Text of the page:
Five Сlassics to Read if You Plan on Becoming a Social Entrepreneur

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For this weekend’s reading we have prepared something special: a review of five books (three fiction and two non-fiction) written by some of the best known names in literature. If you plan on engaging in philanthropy and good works or even becoming a social entrepreneur, but you’re tired of reading “dry” literature that provides you with artificial steps on how to become successful and make the world a better place – dive into these five works of literature that focus on the actual humanistic importance of the work you plan on doing.

The Theory of Moral Sentiments by Adam Smith (1759)

Adam Smith is probably best known as the father of modern economics. But in his essays, he questions the interaction between wealth and people and measures the meaning and the value of money in these relationships. In that sense, he is one of the founders of behavioral economics. He tries to explain the natural need of human beings to help others and to overcome their selfish interests:

How selfish soever man may be supposed, there are evidently some principles in his nature, which interest him in the fortune of others, and render their happiness necessary to him, though he derives nothing from it except the pleasure of seeing it.

You can read it online here.

What Then Must We Do? by Leo Tolstoy (1886)

Leo Tolstoy is best known for his masterpieces – War and Peace and Anna Karenina. But if you are looking for a more direct approach, sharper criticism or just a more outspoken Tolstoy, try reading this excellent piece. Here the author discusses the main social issues in the Russia of his own time, the hypocrisy and social inequalities and the disingenuous posturing of the wealthy to appear, at least, to give a hand to the less fortunate. He talks about the necessity of this kind of communication between the social classes while criticizing the rich; and he makes you think about the importance of providing real help and overcoming your ego:

I sit on a man’s back choking him and making him carry me, and yet assure myself and others that I am sorry for him and wish to lighten his load by all means possible…except by getting off his back.

You can read it online here.

Les misérables by Victor Hugo (1862)

In this novel Hugo discusses the possibility of change, on the personal and individual level, but also on a wider level – of a certain collective. You should bear in mind the character of Jean Valjean, a person with a criminal history, but one who has managed to transform himself into a care giver and a well-doer. The book reflects the social injustices of 19th century France, but Hugo points out that it is written not only for French people but for everyone, because – social problems go beyond frontiers. Hugo points out two main problems through the narrative of the story, and those two problems are the ones that social entrepreneurs face too:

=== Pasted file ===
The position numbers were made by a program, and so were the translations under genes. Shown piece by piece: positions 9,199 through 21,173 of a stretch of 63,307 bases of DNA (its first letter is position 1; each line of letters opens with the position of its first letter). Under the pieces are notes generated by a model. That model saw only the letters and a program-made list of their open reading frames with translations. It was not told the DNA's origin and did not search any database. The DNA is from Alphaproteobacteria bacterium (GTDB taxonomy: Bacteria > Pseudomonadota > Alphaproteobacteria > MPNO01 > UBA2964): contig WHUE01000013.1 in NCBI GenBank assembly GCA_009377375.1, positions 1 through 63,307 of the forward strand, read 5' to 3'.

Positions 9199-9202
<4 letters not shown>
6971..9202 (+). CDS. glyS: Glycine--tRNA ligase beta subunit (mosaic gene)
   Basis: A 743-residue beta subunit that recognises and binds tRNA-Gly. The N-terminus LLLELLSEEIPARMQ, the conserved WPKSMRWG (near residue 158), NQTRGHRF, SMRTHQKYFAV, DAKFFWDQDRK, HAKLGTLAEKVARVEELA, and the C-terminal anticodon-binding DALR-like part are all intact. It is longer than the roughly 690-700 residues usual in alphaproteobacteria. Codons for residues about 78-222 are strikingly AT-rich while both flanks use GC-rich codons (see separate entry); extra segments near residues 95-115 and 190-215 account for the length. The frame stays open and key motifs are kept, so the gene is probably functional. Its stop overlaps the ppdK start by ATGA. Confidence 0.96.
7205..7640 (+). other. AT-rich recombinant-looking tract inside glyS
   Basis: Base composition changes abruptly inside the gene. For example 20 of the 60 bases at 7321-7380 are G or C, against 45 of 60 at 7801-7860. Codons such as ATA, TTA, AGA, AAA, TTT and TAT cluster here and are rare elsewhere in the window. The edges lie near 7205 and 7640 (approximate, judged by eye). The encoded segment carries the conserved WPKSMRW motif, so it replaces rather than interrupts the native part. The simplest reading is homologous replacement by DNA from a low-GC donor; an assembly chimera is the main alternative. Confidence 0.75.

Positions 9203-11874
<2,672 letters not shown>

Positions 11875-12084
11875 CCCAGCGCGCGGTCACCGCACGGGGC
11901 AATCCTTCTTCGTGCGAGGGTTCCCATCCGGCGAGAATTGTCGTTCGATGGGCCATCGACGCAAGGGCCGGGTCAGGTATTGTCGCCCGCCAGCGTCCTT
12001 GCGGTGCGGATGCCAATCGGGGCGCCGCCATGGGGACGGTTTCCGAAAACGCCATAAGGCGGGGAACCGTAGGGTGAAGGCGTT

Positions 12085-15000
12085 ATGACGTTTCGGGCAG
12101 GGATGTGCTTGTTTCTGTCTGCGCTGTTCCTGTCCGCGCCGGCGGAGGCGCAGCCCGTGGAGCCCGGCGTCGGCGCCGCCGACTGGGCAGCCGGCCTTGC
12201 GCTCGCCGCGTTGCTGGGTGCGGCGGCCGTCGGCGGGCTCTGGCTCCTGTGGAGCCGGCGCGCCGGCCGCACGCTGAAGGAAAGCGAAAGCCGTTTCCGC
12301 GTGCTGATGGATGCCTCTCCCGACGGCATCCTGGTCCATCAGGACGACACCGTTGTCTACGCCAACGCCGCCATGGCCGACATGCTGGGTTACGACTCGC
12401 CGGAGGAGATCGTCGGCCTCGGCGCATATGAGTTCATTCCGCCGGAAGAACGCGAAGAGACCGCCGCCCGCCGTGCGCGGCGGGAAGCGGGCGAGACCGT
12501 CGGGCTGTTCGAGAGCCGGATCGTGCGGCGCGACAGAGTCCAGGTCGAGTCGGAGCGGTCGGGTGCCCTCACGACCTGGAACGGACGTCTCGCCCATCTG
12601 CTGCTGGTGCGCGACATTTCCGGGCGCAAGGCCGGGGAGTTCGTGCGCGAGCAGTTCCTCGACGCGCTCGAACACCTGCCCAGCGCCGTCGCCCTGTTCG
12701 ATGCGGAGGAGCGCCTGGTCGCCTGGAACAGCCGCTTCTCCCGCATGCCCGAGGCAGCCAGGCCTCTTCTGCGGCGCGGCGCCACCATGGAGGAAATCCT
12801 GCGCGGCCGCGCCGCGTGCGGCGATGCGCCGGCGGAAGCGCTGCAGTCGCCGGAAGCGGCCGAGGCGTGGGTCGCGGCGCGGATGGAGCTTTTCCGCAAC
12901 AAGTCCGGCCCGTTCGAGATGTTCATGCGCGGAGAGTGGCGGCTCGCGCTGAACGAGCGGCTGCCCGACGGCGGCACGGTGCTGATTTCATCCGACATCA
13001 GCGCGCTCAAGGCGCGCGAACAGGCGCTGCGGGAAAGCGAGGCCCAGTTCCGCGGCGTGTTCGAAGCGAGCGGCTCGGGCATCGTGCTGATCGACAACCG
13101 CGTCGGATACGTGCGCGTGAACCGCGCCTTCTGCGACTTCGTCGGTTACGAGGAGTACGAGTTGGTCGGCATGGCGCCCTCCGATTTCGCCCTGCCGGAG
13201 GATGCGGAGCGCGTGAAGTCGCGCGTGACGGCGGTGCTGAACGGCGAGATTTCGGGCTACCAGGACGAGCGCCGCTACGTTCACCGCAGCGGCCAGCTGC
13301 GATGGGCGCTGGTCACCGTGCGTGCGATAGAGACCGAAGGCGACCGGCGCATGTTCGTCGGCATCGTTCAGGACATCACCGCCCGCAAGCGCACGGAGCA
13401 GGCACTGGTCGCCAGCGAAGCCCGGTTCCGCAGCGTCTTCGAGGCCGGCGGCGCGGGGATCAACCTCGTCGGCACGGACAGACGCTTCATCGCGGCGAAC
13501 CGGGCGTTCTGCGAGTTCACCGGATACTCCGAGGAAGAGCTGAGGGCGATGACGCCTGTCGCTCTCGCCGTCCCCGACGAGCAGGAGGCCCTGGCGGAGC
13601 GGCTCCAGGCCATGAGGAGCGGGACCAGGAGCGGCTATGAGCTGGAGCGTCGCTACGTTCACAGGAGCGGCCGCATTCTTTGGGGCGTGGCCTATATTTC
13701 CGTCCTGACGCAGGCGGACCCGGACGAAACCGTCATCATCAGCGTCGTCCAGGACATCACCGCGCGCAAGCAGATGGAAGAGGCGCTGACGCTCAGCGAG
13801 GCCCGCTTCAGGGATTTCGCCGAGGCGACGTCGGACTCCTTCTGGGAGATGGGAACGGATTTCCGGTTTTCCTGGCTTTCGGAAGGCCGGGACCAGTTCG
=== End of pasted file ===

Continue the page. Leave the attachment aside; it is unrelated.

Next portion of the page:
First problem. To produce wealth. Second problem. To distribute it. […] Are you afraid of the good you might do?

You can read it online here.

To Kill a Mockingbird by Harper Lee (1960)

One of the novel’s themes is the great issue of racism. Harper Lee witnessed many acts of racism while she was growing up in Alabama. For many, Atticus Finch (the main character in the novel) has become a model of the lawyer as righteous citizen, sustained by his integrity and defending the truth as well as serving it. His life can inspire others to fight for what they believe in and help those who cannot fight for their own rights.

Sometimes the Bible in the hand of one man is worse than a whisky bottle in the hand of (another)… There are just some kind of men who – who’re so busy worrying about the next world they’ve never learned to live in this one, and you can look down the street and see the results.

So, get engaged, because this is the only world we have.

You can read it online here.

David Copperfield by Charles Dickens (1850)

The works of Charles Dickens were fully engaged in the social issues of his time. Dickens observed injustice in the relationship between the social classes and in the sharp contrasts in their well-being. His criticism was harsh and was directed at good deeds that weren’t actually good deeds, per se: the rich used philanthropy to promote themselves and didn’t actually care about the poor. This kind of quick fix, Dickens believed, didn’t make underlying problems disappear. Using wit, irony and sarcasm, Dickens stigmatized this kind of behavior and pointed out the real need was to dismantle the barriers and offer real help.

The story of David Copperfield is partly an autobiographical novel and a layered one, too. Find your motivation in the story:

My meaning simply is, that whatever I have tried to do in life, I have tried with all my heart to do well; that whatever I have devoted myself to, I have devoted myself to completely; that in great aims and in small, I have always been thoroughly in earnest.

The most important thing in life is to stop saying ‘I wish’ and start saying ‘I will.’ Consider nothing impossible, then treat possibilities as probabilities.

You can read it online here.

Becoming a social entrepreneur demands a whole lot of time and determination; it is not about the money and the profit: money is just an instrument, not a goal. It is about finding a way to overcome obstacles in order to provide the less fortunate or the ones whose voices cannot be heard – with what they need; making the world a better place, in an innovative and sustainable way. So, dive into some of these books and find your inspiration!

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